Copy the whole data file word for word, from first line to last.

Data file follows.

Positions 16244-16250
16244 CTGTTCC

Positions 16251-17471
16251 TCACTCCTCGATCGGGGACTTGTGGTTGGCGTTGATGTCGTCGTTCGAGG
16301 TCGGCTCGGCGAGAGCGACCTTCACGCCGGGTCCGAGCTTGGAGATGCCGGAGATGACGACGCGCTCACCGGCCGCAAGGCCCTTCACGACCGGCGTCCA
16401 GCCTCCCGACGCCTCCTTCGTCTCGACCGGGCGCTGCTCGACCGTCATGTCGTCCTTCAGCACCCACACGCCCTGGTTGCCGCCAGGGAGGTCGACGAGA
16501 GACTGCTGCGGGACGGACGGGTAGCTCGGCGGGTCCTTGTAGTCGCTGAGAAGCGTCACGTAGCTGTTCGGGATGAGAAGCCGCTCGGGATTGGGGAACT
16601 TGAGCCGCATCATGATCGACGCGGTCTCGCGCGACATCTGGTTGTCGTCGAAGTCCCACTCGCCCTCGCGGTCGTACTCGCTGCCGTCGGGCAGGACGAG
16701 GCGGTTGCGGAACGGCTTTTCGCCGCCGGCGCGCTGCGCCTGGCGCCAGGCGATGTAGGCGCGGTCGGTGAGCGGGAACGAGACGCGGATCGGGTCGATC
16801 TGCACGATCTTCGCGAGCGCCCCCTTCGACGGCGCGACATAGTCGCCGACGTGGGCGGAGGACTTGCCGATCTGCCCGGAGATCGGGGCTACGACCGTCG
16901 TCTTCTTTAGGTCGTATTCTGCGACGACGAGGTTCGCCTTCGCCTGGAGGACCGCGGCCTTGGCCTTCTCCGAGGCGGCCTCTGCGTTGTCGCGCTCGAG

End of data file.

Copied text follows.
Positions 16244-16250
16244 CTGTTCC

Positions 16251-17471
16251 TCACTCCTCGATCGGGGACTTGTGGTTGGCGTTGATGTCGTCGTTCGAGG
16301 TCGGCTCGGCGAGAGCGACCTTCACGCCGGGTCCGAGCTTGGAGATGCCGGAGATGACGACGCGCTCACCGGCCGCAAGGCCCTTCACGACCGGCGTCCA
16401 GCCTCCCGACGCCTCCTTCGTCTCGACCGGGCGCTGCTCGACCGTCATGTCGTCCTTCAGCACCCACACGCCCTGGTTGCCGCCAGGGAGGTCGACGAGA
16501 GACTGCTGCGGGACGGACGGGTAGCTCGGCGGGTCCTTGTAGTCGCTGAGAAGCGTCACGTAGCTGTTCGGGATGAGAAGCCGCTCGGGATTGGGGAACT
16601 TGAGCCGCATCATGATCGACGCGGTCTCGCGCGACATCTGGTTGTCGTCGAAGTCCCACTCGCCCTCGCGGTCGTACTCGCTGCCGTCGGGCAGGACGAG
16701 GCGGTTGCGGAACGGCTTTTCGCCGCCGGCGCGCTGCGCCTGGCGCCAGGCGATGTAGGCGCGGTCGGTGAGCGGGAACGAGACGCGGATCGGGTCGATC
16801 TGCACGATCTTCGCGAGCGCCCCCTTCGACGGCGCGACATAGTCGCCGACGTGGGCGGAGGACTTGCCGATCTGCCCGGAGATCGGGGCTACGACCGTCG
16901 TCTTCTTTAGGTCGTATTCTGCGACGACGAGGTTCGCCTTCGCCTGGAGGACCGCGGCCTTGGCCTTCTCCGAGGCGGCCTCTGCGTTGTCGCGCTCGAG